A recent article about the existence of extraterrestrial life claimed that "unless the probability for evolving a civilization on a habitable-zone planet is less than one in 10 billion trillion, then we are not the first." It continues to say that "a probability for civilizations to form of one in 10 billion per planet was considered highly pessimistic." Here's a link to the actual study. The author of the article is a coauthor of the study. Could someone go through the study and explain the source of the probabilities and their assessments (optimistic vs pessimistic.)
The original intent of the Drake equation was to estimate the number of extant radio-emitting intelligent species in the galaxy. If the nearest extant radio-emitting intelligent species is in some other galaxy cluster (i.e., hundreds of millions of light years away), it doesn't really matter as far as the Drake equation is concerned. The intent was to find local intelligences, ones we could hear, and possibly talk to. The number of intelligent species in the observable universe, ever, is pushing the Drake equation a bit too far.
Here's my question: why was the probability of one in 10 billion per planet considered highly pessimistic?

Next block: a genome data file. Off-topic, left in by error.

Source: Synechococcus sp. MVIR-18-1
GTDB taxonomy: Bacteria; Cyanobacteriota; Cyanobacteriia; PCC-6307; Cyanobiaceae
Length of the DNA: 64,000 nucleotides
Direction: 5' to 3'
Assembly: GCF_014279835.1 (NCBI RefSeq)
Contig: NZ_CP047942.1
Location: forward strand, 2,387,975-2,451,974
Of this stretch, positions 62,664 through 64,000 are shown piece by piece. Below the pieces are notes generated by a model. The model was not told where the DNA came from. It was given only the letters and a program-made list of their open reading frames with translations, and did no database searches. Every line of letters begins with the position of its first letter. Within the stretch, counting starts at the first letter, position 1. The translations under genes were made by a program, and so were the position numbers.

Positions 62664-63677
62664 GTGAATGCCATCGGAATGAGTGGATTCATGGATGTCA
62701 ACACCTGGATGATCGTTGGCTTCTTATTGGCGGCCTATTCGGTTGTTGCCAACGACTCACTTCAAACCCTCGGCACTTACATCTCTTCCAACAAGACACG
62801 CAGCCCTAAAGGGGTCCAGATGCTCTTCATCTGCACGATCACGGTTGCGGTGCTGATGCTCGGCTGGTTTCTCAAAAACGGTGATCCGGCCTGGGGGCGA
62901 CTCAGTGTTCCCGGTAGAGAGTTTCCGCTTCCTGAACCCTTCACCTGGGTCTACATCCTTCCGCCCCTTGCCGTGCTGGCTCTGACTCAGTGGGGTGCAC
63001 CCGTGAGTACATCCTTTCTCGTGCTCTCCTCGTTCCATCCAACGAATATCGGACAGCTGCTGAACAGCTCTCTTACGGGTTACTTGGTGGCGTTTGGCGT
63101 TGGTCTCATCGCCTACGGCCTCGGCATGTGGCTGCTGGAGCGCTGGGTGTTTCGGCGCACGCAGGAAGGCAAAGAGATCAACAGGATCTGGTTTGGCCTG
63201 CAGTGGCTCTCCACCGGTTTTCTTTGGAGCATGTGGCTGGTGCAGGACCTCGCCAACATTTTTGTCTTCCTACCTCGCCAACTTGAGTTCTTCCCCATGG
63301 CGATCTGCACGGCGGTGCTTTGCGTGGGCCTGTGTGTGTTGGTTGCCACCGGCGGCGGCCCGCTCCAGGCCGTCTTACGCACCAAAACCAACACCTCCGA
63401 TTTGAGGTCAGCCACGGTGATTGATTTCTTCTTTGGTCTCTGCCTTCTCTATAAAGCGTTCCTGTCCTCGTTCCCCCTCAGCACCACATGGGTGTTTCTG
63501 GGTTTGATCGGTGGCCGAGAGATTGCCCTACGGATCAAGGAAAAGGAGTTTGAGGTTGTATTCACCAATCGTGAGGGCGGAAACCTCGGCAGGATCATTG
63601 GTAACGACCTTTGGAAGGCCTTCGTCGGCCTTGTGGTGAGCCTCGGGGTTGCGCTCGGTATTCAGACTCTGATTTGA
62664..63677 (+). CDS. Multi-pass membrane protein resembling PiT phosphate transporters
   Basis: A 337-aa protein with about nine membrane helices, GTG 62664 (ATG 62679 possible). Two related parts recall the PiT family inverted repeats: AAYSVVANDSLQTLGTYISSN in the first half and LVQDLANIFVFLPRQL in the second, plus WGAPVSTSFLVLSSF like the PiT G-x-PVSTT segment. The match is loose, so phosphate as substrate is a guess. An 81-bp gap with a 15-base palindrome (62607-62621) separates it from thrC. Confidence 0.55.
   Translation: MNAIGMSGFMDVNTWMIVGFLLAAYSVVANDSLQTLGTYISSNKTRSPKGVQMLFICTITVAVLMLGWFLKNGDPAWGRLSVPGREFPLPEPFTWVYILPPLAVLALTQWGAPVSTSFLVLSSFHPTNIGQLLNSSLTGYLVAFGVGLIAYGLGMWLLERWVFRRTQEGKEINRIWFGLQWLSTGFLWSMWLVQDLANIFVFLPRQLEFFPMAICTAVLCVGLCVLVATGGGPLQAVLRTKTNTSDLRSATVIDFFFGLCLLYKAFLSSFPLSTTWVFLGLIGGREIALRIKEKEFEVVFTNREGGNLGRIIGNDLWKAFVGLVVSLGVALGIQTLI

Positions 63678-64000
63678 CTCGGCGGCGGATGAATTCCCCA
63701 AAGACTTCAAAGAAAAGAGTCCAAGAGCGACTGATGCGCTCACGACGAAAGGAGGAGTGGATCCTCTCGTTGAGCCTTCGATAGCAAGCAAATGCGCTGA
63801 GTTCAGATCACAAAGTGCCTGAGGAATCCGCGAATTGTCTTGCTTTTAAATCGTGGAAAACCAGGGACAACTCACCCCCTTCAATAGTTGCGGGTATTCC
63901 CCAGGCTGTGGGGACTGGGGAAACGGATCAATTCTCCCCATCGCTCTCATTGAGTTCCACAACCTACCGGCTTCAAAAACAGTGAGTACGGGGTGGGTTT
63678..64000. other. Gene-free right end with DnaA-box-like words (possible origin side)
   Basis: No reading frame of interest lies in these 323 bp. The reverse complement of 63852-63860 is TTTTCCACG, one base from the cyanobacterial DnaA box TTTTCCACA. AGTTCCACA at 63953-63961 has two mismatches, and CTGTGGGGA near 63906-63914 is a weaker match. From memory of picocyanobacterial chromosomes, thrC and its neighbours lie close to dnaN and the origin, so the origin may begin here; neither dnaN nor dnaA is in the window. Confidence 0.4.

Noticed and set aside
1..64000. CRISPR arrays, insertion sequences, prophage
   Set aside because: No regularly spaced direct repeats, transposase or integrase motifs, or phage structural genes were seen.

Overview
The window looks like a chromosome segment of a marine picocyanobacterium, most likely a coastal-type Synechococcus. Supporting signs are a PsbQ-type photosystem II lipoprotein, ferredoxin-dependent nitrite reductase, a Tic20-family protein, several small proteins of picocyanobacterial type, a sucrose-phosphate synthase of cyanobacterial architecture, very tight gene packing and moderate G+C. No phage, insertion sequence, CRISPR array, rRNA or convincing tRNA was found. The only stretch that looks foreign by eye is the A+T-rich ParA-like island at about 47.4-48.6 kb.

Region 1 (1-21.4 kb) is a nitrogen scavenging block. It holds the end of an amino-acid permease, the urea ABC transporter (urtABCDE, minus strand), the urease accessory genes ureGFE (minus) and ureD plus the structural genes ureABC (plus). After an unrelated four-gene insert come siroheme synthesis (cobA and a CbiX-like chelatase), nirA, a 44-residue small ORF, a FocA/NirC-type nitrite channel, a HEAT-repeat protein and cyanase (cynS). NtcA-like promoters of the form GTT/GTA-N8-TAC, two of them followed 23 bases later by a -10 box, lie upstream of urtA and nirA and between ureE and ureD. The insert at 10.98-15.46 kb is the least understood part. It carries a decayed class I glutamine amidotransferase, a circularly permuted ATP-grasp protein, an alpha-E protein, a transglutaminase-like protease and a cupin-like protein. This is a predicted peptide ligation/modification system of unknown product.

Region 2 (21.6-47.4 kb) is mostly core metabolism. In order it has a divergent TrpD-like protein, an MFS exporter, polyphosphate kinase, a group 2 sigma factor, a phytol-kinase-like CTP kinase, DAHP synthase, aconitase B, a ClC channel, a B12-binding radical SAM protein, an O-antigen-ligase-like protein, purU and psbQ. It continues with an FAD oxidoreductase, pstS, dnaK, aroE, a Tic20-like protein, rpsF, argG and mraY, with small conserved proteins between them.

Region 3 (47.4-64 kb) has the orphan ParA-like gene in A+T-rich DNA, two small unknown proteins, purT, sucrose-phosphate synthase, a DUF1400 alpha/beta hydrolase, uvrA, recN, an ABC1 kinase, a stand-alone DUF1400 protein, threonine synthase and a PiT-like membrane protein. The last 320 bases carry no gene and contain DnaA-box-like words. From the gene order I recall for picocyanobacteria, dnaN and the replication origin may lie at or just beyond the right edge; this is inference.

Ward and Brownlee, the authors of the rare Earth hypothesis, would beg to differ. They argued that the Drake equation is fundamentally flawed.
Depending on how one spins the numbers, we might be completely surrounded by alien intelligent species that for some reason have left us alone. Or we might truly be alone in the galaxy. Or we might even alone in our galaxy cluster. This wide variation across many orders of magnitude makes the Drake equation non-scientific. It has zero predictive power.
However, going so far as to say that we are the first intelligent species to have occurred across the observable universe? Even Ward and Brownlee would say "no" to that. Their hypothesis is that intelligent life is rare rather than unique.
The main reason for this is the new data we aquired with the Kepler telescope and our findings about the goldilocks zone (where temperature is right for water to be liquid on the planet).
In the last decade a lot of discoveries, like the highly likely liquid water on the moon europe (which is way outside of the goldilock zone), the findings of amino acids in stelar clouds, etc, lead to the understanding that the chemical ingrediants and the chemical processes for life are possible in way more places than we thought.
Adding to this, the data from the Kepler telescope suggests that around 25% of all solar systems have a potentially habitable planet in some way (which makes that around 60-100 billion potential habitable planets in the milky way alone)